Deuteronomy also recognizes a number of local altars in 16:21 (see ICC , at the place) and so does Later Deuteronomistic editors in Jos 8:30 ff. There is no place for any of these passages ia the Wellhausen theory; but again we find one house side by side with many lay altars.

4. The Alternative View:

(1) Lay Sacrifice

The alternative view seeks to account for the whole of the facts noted above. In bald outline it is as follows: In pre-Mosaic times customary sacrifices had been freely offered by laymen at altars of earth or stone which were not "sanctuaries," but places that could be used for the nonce and then abandoned. Slaughter, as shown by the instances cited, was not necessarily sacrificial. Moses did not forbid or discourage the custom he found. On the contrary, he regulated it in Ex 20:24-26; De 16:21 f to prevent possible abuses. But he also superimposed two other kinds of sacrifice--certain new offerings to be brought by individuals to the religious capital and the national offerings of Nu 28:1-31; 29:1-40 and other passages. If the Priestly Code (P) assumes the religious capital as axiomatic, the reason is that this portion of the Law consists of teaching entrusted to the priests, embracing the procedure to be followed in these two classes of offerings, and does not refer at all to the procedure at customary lay sacrifices, which was regulated by immemorial custom. Deuteronomy thunders not against the lay altars--which are never even mentioned in this connection--but against the Canaanite high places. De 12:1-32 contemplates only the new individual offerings. The permission of lay slaughter for food was due to the fact that the infidelity of the Israelites in the wilderness (Le 17:5-7) had led to the universal prohibition of lay slaughter for the period of the wanderings only, though it appears to be continued by Dt for those who lived near the House of God (see Le 12:8, limited to the case "if the place .... be too far from thee").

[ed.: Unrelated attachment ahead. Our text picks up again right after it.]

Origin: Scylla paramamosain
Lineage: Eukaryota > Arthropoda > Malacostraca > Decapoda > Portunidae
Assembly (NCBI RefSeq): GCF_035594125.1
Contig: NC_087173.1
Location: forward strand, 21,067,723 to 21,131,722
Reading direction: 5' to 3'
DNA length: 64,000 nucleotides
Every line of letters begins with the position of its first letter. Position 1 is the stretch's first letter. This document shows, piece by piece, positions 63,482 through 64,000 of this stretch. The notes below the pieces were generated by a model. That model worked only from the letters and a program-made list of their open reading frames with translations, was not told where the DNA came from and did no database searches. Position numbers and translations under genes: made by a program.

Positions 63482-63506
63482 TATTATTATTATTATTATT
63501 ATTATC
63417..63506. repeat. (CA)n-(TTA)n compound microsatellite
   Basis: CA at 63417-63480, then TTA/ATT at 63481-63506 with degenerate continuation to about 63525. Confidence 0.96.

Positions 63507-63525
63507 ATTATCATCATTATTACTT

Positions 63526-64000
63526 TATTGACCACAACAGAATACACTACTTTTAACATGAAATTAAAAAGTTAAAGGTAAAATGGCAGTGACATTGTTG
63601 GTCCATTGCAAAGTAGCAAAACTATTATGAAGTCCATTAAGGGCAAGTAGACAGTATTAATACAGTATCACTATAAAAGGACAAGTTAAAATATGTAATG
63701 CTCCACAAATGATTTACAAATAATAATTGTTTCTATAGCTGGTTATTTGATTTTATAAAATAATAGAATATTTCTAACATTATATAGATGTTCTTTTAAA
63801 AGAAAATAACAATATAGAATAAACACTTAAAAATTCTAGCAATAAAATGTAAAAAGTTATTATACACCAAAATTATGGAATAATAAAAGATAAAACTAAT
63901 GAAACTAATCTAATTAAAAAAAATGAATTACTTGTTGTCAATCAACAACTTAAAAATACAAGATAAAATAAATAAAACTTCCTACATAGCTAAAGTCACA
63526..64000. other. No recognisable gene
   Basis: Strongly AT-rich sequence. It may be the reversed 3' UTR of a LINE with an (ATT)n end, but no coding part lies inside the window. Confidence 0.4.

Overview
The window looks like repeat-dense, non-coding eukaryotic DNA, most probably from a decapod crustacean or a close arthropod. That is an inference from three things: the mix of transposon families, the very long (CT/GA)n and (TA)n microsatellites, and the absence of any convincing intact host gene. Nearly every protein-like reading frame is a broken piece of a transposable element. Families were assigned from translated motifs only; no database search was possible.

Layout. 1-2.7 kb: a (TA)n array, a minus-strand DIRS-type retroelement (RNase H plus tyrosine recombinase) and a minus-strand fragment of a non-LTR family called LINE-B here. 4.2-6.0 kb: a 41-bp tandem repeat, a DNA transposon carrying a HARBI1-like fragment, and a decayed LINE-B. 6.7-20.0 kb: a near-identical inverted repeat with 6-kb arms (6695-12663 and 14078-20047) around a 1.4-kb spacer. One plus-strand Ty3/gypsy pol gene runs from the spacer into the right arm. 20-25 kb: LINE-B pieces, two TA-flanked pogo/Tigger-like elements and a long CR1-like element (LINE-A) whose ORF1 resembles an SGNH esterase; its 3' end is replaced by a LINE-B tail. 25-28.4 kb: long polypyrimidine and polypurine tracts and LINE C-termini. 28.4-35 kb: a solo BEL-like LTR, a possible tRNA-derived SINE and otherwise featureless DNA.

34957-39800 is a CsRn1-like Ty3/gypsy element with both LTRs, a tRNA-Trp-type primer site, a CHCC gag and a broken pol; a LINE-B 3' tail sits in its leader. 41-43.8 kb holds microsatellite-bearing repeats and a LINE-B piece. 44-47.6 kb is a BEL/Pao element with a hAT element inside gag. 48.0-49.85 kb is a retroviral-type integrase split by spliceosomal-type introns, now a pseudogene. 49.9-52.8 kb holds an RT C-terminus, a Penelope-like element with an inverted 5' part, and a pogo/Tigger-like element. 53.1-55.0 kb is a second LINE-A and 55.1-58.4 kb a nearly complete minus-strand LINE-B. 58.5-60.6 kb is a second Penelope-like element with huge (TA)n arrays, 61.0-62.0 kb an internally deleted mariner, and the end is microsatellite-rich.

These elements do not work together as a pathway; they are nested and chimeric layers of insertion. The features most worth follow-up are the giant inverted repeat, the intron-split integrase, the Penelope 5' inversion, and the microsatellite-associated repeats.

(2) Three Pilgrimage Festivals.

The JE legislation itself recognizes the three pilgrimage festivals of the House of God (Ex 34:22 f). One of these festivals is called "the feast of weeks, even of the bikkurim (a kind of first-fruits) of wheat harvest," and as Ex 23:19 and Ex 34:26 require these bikkurim to be brought to the House of God and not to a lay altar, it follows that the pilgrimages are as firmly established here as in Deuteronomy. Thus we find a House (with a horned altar) served by priests and lay altars of earth or stone side by side in law and history till the exile swept them all away, and by breaking the continuity of tradition and practice paved the way for a new and artificial interpretation of the Law that was far removed from the intent of the lawgiver.